If you’re in the market for a new wireless router or AP, you have a choice in front of you. Contrary to what many people appear to think, at least based on their actions, one wireless router is not as good as any other. While buying a cheap wireless AP / router doesn’t guarantee you’ll have problems anymore than an expensive wireless router guarantees a fantastic experience, I’ve seen enough to say that there’s a pattern of what to expect based on the retail price of the router. At least with Belkin, Linksys and Netgear: these are the brands used almost exclusively by our customers.
I’ve been using Private Internet Access for many years. Speeds are generally good on multiple servers, support for Linux is good and you can even setup and run a VPN from different routers, including Mikrotik.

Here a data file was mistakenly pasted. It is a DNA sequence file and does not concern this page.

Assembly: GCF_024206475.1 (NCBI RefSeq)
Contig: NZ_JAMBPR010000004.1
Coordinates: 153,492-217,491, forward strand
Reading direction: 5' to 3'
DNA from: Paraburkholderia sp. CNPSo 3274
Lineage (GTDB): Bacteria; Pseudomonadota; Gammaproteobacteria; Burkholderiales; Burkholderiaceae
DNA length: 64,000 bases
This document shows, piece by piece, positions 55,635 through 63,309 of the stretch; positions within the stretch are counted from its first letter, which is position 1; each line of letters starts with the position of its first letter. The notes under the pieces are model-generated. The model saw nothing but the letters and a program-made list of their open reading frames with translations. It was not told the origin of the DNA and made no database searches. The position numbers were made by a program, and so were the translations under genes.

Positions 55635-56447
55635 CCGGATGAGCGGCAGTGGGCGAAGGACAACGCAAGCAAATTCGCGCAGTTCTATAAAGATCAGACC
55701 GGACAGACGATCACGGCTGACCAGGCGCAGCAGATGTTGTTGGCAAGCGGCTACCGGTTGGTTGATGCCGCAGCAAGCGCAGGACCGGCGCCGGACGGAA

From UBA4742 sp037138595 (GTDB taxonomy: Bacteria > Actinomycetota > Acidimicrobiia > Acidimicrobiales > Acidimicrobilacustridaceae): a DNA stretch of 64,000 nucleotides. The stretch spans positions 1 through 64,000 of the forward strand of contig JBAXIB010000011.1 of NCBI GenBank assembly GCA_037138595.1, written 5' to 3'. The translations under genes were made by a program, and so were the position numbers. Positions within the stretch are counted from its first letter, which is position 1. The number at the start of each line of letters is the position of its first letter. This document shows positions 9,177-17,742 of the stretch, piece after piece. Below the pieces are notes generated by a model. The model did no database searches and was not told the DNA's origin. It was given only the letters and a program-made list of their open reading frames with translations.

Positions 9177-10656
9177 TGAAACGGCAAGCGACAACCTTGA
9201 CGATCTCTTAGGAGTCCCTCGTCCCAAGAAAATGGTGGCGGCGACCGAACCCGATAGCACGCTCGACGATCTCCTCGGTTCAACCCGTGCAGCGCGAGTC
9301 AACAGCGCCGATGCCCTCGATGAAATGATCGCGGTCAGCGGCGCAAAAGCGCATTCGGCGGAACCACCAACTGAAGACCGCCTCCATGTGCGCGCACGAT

If you have a slower internet package, or too many users for your available internet speed, it could be very beneficial to be able to split up your internet speed based on the number of simultaneous users. The ability to do this is well-beyond any consumer-grade router with QOS settings that I’ve seen, but it’s pretty simple if you’re using a Mikrotik router.
At my job I work with a mix of old and new wireless equipment. Some of the old stuff, such as Ubiquiti Nanostation2s, may not automatically let you ssh into them from newer workstations due these old devices using old / weak / outdated encryption algorithms, which newer operating systems tend to disable by default. If you’ve run into this, you’ll probably see a message along these lines:
I find myself looking up mac addresses semi-regularly, trying to find the vendor behind a device connected to our equipment at a customer’s house, or looking through logs and trying to identify devices attempting to connect to our wireless APs. I tend to default to using the MAC / OUI Lookup tool at aruljohn.com, but after a few failed attempts, I started looking for source lists after noticing they may not keep their database updated.